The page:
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New Year's Eve 2020: Defining Songs of the Decade
By John Van Horn | Publish on 11/14/2019 08:00


New Year’s Eve 2020: Defining Songs of the Decade

The Best Song Each Year of the 2010s, from 2009-2019


The 2010s are finally over. Everyone rejoice! It started out pretty great, then kind of took a nosedive towards the end. But for all the promise a new decade will bring, it’s worth taking a look back at the truly iconic songs that defined the 2010s.

 

From the boundary-pushing pop queens that ruled the start of the decade, to the meteoric rise of EDM and music festival culture, to the emergence of underground micro-genres such as tropical house and future bass that became global trends, to the victory of hip-hop as the dominant genre towards the end of the 2010s, here are Joonbug.com’s picks for the defining song of each year of the decade, 2009-2019.

 

Be sure to check out our whopping 40-track Spotify Playlist to live the decade all over again. Want to end the decade with a bang? Check out our New Year's Eve parties on sale now.

 

 

2009: Lady Gaga - “Bad Romance”

 



Let’s be real: though her influence has waned over the years, we were all going gaga for this lady in the early part of the 2010s, and “Bad Romance” is the reason why. Released in late 2009, “Bad Romance” single-handedly carried us into the 2010s, followed by a whirlwind of incredible singles such as “Telephone” featuring Beyoncé, “Alejandro,” and more. This is undoubtedly her best song - if you go to a Gaga concert and she doesn’t end with this song, get your money back immediately.

 

This was quite an experimental offer at the time, featuring influences from German industrial, techno, and new wave, and a totally wacky music video that features Gaga in some kind of futuristic bath house, getting kidnapped by supermodels and then sold to the Russian mafia. The ferocious creative energy of Alexander McQueen (RIP) is felt throughout the visual styling for the video and the single’s cover art, which went on to be one of the best-selling singles of all time.

 

 

2010: Robyn - “Dancing On My Own”

 



Picture this: It’s 2010 and you’re at the club. Your date ditched you and your friend left with some guy. You’re 3 and a half Long Islands in and the only thing that could make your night at the club any worse is this song. But it also makes your night so, so good. All the pain and confusion was worth it. I’m not crying, you’re crying.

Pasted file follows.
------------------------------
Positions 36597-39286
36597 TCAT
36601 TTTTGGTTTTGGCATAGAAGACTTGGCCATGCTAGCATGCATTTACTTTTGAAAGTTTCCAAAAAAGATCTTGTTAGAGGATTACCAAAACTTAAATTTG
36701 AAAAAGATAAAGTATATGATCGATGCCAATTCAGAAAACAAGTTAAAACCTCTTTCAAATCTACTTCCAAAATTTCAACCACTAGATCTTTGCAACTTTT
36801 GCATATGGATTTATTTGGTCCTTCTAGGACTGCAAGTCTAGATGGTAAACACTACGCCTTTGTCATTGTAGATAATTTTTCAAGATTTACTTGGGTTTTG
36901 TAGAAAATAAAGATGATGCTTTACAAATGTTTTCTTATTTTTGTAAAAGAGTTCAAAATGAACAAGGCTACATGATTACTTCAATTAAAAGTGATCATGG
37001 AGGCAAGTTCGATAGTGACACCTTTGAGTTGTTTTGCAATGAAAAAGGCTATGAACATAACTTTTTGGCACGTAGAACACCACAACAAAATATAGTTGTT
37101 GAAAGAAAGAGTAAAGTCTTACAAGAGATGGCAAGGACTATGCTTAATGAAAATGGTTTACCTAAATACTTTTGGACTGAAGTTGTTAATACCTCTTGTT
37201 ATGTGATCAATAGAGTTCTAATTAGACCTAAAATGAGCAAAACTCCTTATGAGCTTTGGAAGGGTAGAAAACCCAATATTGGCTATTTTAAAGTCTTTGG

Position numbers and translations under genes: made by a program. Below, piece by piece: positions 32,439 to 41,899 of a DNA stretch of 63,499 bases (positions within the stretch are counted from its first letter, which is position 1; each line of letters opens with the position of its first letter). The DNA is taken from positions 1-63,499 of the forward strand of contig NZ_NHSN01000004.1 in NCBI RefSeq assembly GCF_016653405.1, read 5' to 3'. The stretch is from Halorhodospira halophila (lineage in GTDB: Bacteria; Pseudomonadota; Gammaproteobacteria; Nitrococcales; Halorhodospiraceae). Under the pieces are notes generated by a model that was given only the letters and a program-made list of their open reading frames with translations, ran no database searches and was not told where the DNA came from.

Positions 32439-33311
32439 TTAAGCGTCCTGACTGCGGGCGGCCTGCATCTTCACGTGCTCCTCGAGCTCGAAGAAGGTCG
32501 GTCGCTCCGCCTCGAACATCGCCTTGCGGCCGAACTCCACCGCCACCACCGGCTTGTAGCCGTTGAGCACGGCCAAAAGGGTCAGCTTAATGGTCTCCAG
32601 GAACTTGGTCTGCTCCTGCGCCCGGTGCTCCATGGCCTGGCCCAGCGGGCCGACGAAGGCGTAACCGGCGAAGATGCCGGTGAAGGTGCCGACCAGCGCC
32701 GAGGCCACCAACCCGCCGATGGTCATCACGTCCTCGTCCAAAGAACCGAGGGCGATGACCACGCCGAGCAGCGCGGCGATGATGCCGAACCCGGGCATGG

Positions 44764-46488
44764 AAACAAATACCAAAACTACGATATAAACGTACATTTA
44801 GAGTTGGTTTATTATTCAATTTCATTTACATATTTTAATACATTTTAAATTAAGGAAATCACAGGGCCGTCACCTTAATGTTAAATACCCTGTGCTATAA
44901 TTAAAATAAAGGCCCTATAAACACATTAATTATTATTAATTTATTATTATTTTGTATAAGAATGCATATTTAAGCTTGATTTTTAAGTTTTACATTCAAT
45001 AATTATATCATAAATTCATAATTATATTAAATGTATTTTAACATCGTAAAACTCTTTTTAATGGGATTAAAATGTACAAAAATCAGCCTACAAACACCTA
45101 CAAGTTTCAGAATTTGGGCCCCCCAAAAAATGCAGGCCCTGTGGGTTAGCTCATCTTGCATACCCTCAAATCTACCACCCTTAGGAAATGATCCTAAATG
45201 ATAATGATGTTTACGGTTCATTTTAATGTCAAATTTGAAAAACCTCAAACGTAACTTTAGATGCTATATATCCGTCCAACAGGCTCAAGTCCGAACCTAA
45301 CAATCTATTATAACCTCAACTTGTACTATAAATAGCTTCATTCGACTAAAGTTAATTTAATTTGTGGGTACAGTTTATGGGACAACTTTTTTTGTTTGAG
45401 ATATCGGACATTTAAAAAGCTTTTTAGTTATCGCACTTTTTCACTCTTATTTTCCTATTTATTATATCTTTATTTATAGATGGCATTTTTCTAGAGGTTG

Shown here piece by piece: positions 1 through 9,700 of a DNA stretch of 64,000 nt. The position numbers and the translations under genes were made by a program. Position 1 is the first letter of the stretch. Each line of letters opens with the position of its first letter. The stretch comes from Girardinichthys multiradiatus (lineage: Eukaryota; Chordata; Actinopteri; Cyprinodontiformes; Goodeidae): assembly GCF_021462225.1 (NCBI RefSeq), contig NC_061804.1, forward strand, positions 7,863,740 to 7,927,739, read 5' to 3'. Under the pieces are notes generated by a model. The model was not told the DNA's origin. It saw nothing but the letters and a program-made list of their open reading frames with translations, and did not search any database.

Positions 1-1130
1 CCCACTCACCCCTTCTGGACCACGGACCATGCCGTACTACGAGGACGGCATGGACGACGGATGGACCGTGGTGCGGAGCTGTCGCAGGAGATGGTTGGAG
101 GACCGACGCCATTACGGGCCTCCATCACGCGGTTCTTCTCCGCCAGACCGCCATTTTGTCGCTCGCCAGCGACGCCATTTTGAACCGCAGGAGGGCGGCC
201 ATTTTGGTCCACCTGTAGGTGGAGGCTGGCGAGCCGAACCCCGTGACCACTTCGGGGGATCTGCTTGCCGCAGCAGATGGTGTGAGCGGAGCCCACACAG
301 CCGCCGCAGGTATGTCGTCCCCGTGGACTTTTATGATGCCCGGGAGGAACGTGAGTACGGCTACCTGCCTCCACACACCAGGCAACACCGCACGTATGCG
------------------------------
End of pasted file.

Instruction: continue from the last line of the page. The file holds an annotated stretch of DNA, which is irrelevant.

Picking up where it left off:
Why on earth would anyone make a dance track that is this sad? Robyn took dance music and turned it on its head with this emotional club anthem. Sporting solid production, great storytelling lyrics, and a superb music video, this song also had some iconic TV placements - one on Girls with the titular characters dancing alone in their bedroom, and one on RuPaul’s Drag Race All Stars during a high-stakes “Lip Sync For Your Life” that left us in tears. Who knew I would spend most of my early 20s crying in the corner of the club? Thanks, Robyn. I’ll keep dancing on my own.

 

 

2011 (TIE): Nicki Minaj - “Super Bass”




Don’t lie to me. Don’t even try. When this song comes up in the club, you have no choice but to turn up. Nicki spits straight up fire in this tongue-twisting track, and somehow everyone still knows every word of this rap by heart. ”Super Bass” spawned multiple memes of people trying to replicate Nicki’s signature flow and failing miserably.

 

A catchy infusion of J-pop and hip-hop topped off with a chorus that will always get stuck in your head, this song is pop crack. Paired with a visually distinctive video, “Super Bass” was destined to be a hit. Not only that, we got the first hints of some of Nicki’s various alter egos (where did they go?) in some of the grr’s, growls, and other accents and affectations that only she can own. “Super Bass” not only established Nicki’s presence as a major player in the industry, but also gave us one of the best tracks of the 2010s.

 

 

2011 (TIE): Rihanna feat. Calvin Harris - “We Found Love”




Let's face it, it’s Rihanna’s world and we’re all just living in it. Rihanna has the most #1 singles of any artist this decade, bar none. She basically ruled the radio in the early 2010s, and the 2017 launch of her cosmetic brand Fenty Beauty propelled her from superstardom to megastardom.

 

There are so many Rihanna songs we could have put on this list. “Work”? Yas kween. “Where Have You Been,” “Diamonds,” “What’s My Name,” “Only Girl (In The World)” and more, Rihanna’s string of hits over the past decade is undeniable. “We Found Love” featuring Calvin Harris is undoubtedly the crown jewel in her arsenal of hits, an uptempo EDM track that packs a serious punch. This song pretty much solidified the EDM craze and festival culture that dominated the first half of the 2010s, and made melodic, emotional, uptempo EDM a thing.

 

The music video features our ‘Bad Gal Riri’ in a drug-addled, codependent relationship, which many viewers interpreted as echoing her own troubled relationship with singer Chris Brown. A montage of heated arguments and physical altercations, the video seems like more of a mini-movie than something befitting a dance track. And can we talk about that iconic moment where she vomits streamers?!

 

 

2011 (TIE): Adele - “Someone Like You”

 



Yep, we have a triple tie here. 2011 was a big year for music, ok?

 

I obviously wanted to focus more on clubby dance tracks (we are, after all, a party hub for everything New Year’s Eve), but this is the one ballad that made it onto the list. And boy, is it a doozie.

 

“Someone Like You” is the “I Will Always Love You” of our generation. It’s a terrible, horrible, wonderful breakup song about two people who just aren’t meant to be together. Adele’s vocals shine and shimmer on this track. There is a real dynamism to her voice which is able to convey intimacy in every line, even when belting it out. This gorgeous piano ballad packs a soulful, deeply emotional punch. “Someone Like You” is a grounded, no-frills record that we really needed as a reprieve from all the high-energy dance music ruling the airwaves that year. And unlike some of those dance-pop bops, “Someone Like You” will surely withstand the test of time.

 

 

2012 (TIE): Grimes - “Genesis”